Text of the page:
* Black Men: the Crisis Continues by Slaim Muwakkil. This article was published in a popular magazine. It discusses the political issues facing blacks today, focusing on black males.

* “The Black Family: 40 Years of Lies? by Kay S. Hymowitz. This magazine article talks about the social implications of being a single black father for the race as a whole.

* “Parent Trapped: Dating for Single Parents? tackles the issue of single parents beginning to date again after the end of their previous relationship. The article discusses issues that black men identified related to single parenting.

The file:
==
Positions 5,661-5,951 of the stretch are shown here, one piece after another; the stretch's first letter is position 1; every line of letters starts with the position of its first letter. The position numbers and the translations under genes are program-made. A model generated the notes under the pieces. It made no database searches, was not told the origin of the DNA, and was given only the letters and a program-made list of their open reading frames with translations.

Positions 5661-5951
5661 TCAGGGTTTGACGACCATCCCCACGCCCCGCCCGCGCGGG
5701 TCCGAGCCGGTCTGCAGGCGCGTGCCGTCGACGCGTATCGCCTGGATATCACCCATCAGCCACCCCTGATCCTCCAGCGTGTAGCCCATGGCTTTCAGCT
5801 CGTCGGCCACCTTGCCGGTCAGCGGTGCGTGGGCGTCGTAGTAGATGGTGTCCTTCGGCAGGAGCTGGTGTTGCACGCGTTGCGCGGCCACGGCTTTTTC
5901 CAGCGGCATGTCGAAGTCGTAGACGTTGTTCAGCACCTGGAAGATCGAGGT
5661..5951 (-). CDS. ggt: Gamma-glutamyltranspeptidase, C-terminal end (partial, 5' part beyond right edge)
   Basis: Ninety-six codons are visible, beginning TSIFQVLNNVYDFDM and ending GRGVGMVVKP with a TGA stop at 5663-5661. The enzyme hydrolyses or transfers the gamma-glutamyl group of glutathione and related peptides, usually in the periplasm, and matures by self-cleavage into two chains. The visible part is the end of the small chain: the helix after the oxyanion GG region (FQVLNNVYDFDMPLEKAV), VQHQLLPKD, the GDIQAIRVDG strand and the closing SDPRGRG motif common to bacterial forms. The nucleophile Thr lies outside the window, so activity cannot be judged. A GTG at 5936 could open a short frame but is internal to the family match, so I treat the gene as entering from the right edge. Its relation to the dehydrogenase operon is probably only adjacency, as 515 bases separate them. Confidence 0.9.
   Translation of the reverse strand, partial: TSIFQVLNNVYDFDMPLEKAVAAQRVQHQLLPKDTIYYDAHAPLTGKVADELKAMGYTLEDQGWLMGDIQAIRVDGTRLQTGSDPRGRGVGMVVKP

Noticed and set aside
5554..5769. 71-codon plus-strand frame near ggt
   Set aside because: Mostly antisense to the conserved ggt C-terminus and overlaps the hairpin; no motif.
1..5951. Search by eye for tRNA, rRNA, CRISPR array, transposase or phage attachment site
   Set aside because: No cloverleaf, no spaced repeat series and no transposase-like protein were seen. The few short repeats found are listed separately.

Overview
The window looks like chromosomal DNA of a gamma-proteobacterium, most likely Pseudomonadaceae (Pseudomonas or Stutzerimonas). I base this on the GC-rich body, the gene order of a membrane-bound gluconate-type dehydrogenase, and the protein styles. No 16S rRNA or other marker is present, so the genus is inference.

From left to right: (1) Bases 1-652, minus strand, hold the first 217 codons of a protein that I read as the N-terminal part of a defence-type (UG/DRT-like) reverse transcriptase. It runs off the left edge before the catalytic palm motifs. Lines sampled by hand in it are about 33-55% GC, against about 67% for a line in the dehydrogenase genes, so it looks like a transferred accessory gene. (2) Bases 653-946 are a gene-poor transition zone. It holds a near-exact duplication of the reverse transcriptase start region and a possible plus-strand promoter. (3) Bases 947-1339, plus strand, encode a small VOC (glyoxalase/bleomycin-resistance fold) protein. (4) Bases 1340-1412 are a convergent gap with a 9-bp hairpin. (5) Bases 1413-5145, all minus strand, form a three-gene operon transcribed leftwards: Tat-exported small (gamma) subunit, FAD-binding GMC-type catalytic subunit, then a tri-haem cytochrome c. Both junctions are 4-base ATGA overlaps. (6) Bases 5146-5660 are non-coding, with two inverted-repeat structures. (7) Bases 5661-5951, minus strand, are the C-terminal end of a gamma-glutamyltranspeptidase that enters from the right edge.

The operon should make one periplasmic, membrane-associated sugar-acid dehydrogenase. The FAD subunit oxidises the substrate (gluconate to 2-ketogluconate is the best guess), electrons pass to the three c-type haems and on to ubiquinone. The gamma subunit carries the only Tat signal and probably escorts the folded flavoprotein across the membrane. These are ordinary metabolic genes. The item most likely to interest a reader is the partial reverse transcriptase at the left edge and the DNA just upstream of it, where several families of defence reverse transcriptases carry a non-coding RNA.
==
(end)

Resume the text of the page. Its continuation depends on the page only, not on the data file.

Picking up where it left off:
* “Black Single Fathers” by Roberta Coles. Published in the Journal of Contemporary Ethnography, this article reports on research into the motives of African American full-time single fathers in making the decision to become parents.

* “African American Single Full-time Fathers: How Are They Doing?” by Roberta Coles. Published in the journal African American Men, this article reports on interviews where ten single black talked about their experiences and attitudes with single parenting.

Abhishek is a family counselor and he has got some great Single Parenting Secrets up his sleeves! Download his FREE 65 Pages Ebook, “Single Parenting – Becoming The Best Parent For Your Child!” from his website http://www.Better-Parent.com/126/index.htm. Only limited Free Copies available.

About Proud Poppas United